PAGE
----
Lawrence Steinman

Publication Details

  • Nanosensor detection of an immunoregulatory tryptophan influx/kynurenine efflux cycle PLOS BIOLOGY Kaper, T., Looger, L. L., Takanaga, H., Platten, M., Steinman, L., Frommer, W. B. 2007; 5 (10): 2201-2210

    Abstract:

    Mammalian cells rely on cellular uptake of the essential amino acid tryptophan. Tryptophan sequestration by up-regulation of the key enzyme for tryptophan degradation, indoleamine 2,3-dioxygenase (IDO), e.g., in cancer and inflammation, is thought to suppress the immune response via T cell starvation. Additionally, the excreted tryptophan catabolites (kynurenines) induce apoptosis of lymphocytes. Whereas tryptophan transport systems have been identified, the molecular nature of kynurenine export remains unknown. To measure cytosolic tryptophan steady-state levels and flux in real time, we developed genetically encoded fluorescence resonance energy transfer nanosensors (FLIPW). The transport properties detected by FLIPW in KB cells, a human oral cancer cell line, and COS-7 cells implicate LAT1, a transporter that is present in proliferative tissues like cancer, in tryptophan uptake. Importantly, we found that this transport system mediates tryptophan/kynurenine exchange. The tryptophan influx/kynurenine efflux cycle couples tryptophan starvation to elevation of kynurenine serum levels, providing a two-pronged induction of apoptosis in neighboring cells. The strict coupling protects cells that overproduce IDO from kynurenine accumulation. Consequently, this mechanism may contribute to immunosuppression involved in autoimmunity and tumor immune escape.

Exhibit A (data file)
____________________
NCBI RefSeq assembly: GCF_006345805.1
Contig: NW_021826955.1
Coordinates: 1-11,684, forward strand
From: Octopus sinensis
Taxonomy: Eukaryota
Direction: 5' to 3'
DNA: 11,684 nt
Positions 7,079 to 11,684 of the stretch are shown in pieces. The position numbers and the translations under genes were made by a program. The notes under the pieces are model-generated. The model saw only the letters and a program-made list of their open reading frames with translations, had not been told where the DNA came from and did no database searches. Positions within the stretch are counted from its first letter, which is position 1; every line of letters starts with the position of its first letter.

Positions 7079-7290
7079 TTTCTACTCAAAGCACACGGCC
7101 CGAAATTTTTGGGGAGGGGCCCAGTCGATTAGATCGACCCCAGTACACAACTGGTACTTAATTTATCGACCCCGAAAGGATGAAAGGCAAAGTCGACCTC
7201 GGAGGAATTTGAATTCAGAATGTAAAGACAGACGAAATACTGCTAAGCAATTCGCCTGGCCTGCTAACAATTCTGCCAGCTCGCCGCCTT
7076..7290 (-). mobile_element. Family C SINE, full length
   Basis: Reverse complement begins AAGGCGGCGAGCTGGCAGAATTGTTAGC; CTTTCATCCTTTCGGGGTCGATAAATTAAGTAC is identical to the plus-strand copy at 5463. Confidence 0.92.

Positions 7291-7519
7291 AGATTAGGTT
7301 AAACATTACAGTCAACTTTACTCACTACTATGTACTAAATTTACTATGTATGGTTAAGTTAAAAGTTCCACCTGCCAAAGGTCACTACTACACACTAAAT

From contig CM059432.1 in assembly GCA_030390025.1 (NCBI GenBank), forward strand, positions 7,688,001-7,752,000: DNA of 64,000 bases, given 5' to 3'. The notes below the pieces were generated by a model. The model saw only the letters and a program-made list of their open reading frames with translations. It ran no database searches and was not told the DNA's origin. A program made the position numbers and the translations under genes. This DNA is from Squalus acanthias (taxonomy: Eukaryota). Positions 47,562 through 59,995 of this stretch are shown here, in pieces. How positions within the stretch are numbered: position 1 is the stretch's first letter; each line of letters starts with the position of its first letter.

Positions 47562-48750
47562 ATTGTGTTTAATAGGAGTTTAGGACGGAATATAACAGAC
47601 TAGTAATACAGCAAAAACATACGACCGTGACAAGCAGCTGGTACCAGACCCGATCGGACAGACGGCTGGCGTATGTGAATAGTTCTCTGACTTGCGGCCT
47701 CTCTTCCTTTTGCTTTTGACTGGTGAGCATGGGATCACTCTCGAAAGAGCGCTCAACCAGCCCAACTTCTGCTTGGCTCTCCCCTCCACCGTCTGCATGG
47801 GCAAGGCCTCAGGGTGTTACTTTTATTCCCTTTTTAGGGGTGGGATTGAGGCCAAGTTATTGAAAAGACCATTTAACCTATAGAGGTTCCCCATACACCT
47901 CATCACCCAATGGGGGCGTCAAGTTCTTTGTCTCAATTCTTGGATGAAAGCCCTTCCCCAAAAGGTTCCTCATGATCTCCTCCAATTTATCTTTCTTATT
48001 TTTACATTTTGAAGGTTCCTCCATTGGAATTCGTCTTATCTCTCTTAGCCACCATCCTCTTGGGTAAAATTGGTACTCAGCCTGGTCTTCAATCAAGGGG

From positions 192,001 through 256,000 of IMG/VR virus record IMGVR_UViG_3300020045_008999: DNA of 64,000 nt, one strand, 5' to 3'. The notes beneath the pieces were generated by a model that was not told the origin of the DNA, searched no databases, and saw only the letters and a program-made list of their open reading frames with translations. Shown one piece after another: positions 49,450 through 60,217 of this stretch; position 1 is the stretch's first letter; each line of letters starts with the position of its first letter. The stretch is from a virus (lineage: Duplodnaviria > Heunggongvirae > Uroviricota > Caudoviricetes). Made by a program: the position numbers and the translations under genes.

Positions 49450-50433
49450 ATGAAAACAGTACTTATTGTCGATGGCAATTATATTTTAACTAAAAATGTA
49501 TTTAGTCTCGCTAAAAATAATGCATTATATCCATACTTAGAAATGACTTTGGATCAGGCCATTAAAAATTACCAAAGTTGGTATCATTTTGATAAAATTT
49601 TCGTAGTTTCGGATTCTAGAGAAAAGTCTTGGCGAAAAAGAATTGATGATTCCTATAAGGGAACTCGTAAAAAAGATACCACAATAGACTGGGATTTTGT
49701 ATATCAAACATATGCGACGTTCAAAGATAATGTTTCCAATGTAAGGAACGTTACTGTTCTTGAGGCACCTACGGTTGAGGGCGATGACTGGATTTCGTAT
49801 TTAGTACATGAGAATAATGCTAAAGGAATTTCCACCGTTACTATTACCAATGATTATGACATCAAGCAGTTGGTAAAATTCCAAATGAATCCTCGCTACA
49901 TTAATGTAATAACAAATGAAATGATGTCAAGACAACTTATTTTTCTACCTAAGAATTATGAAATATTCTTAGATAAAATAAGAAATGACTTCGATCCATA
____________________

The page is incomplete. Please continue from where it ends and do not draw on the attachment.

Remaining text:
View details for DOI 10.1371/journal.pbio.0050257

    View details for Web of Science ID 000251072700011

    View details for PubMedID 17896864

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